If you have a bee colony, you are naturally invested in the health and vigor of those bees. There are a few reasons why you might want to augment their food source with sugar water. But it is crucial to understand what they are, when it’s a good time to feed them, and how. So, how to attract bees with sugar water?
When sugar water is good for bees
When you obtain a new colony of bees and they need a little assistance to get started. Because there is no stored food in their hive at the moment, giving them some sugar syrup can be beneficial.
When it is the dead of winter and the bees do not have enough stored food in their hive — and there are not any blossoms to feed them. Bees that run out of food can perish in a matter of days, and it is your responsibility to keep an eye on the situation to prevent this from happening.
Feeding bees sugar water
If bees have natural nectar or stored honey, do not feed them sugar water. If bees have easy access to a food supply, such as sugar water, they will not go out foraging for nectar, which they must work for. Because bees convert nectar into honey, if they become reliant on sugar water, their honey output will decline or cease entirely.
A regular supply of sugar water will not only impair the honey supply, but the bees may begin to store it alongside their honey, rendering the honey unfit to ingest.
- 6-8 extremely small holes should be punched in the lid of a canning jar or other airtight container. Make several tiny holes in the top of the lid with the tip of a framing nail or a similar small, sharp instrument. When feeding the bees, turn the jar upside down, and the bees will sip the sugar water through the holes.
- Sterilize the pot, container, and any equipment you’ll be using in bleach water. It is very important to make sure you kill any bacteria that could be living on the surface of the pot and the container that you will use. Bees are very susceptible to illness, so if you introduce bacteria into the hive, you could kill them.
- Give bees roughly 2 quarts (2 liters) of a 1:1 sugar and water solution to feed them in the early spring or for queen-rearing. Begin with 1 quart (1 liter) of water. Every few days, until natural nectar is available, replace the mixture.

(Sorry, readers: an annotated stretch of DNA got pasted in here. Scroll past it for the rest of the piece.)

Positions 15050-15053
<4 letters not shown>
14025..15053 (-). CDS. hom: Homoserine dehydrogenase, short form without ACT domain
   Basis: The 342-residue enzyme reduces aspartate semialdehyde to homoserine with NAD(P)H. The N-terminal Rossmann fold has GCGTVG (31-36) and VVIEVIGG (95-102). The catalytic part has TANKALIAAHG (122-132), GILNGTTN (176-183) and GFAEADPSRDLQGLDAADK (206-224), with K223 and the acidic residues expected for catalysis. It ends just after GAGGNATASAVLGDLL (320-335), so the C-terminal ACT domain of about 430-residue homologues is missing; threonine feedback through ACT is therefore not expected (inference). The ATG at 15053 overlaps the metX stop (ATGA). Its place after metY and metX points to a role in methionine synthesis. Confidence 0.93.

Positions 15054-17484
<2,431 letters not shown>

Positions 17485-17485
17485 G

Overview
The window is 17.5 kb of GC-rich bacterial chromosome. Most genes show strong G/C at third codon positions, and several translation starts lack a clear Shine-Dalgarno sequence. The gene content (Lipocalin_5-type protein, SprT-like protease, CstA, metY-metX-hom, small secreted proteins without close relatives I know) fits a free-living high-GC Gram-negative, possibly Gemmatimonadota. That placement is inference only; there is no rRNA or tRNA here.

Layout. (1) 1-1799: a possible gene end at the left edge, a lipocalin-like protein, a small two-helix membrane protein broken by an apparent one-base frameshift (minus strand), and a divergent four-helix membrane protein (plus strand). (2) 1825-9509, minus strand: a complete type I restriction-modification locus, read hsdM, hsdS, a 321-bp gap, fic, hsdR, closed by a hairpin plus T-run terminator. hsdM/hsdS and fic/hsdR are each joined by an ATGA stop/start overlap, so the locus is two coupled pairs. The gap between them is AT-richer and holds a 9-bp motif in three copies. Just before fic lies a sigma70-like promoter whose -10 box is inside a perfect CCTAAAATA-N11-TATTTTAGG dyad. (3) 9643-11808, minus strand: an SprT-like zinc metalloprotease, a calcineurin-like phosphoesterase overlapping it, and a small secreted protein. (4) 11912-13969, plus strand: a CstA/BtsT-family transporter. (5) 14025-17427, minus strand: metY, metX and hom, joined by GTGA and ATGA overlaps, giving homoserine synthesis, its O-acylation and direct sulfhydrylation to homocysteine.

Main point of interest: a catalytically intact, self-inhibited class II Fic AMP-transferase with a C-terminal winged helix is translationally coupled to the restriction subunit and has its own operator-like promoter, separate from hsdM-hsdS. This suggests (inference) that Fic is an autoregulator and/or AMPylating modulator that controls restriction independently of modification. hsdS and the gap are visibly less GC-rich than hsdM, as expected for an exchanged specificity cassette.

- If you are feeding the bees in the late fall or winter, make a 2:1 sugar-to-water combination and give the bees 5-10 quarts (5-10 liters) per week. Start with around 2 quarts (2 liters) of water to make a 6 quart (6 l) mixture.
At the top of the hive, place the container upside-down on spacers. Remove the lid from the top of the beehive and insert two little wooden sticks inside. These will create a space between the hive and the jar’s top, allowing the bees to access the sugar water.
Adjust your feedings based on how quickly the bees consume the sugar water. Check the sugar water every 2-3 day if you are feeding the bees in the spring during queen-rearing, or once a week during cooler seasons. If there is any syrup left over, you may need to feed them less the following time.
#3. Alternative to sugar water for bees
Bees are extremely sensitive to pesticides, so if you want to attract bees to your yard, use natural insect and weed control methods. To avoid nursery plants treated with insecticides, buy organic plants or grow your own.
Plant a variety of wildflowers and local plants in your garden. Bees need both pollen and nectar, so including a wide range of plants in your garden will help ensure they have the biodiversity they need. Try to find small, medium, and large flowers, and opt for varieties that thrive in your area to ensure your plants are hardy enough to support your beehive. Plants like lavender, oregano, and thyme can help bees fight off mites which may spread diseases to the colony.
Choose plants that bloom at various periods of the year. Your bees should have access to flowering plants from early spring through mid-autumn in order to be healthy. When selecting plants, attempt to schedule the flowering times so that they will last as many seasons as feasible.
Allow weeds to flourish in your garden. Wildflowers and weeds, particularly dandelions and clovers, can be incredibly beneficial to bees. If possible, choose a portion of your yard that you do not mow on a regular basis. These natural plants will not only support your beehives. But they will also attract wild bees from your area, allowing a diversity of bee species to thrive.
It is normal practice to feed sugar water to young bee colonies. It is also critical to understand when to cease feeding bees in the spring. Sugar water is deficient in nutrients that bees require to build their immune systems. When the honey supers are full honey saved for the winter, you should cease feeding the bees. In addition to feeding bees with homemade sugar water, you can give them access to natural sources.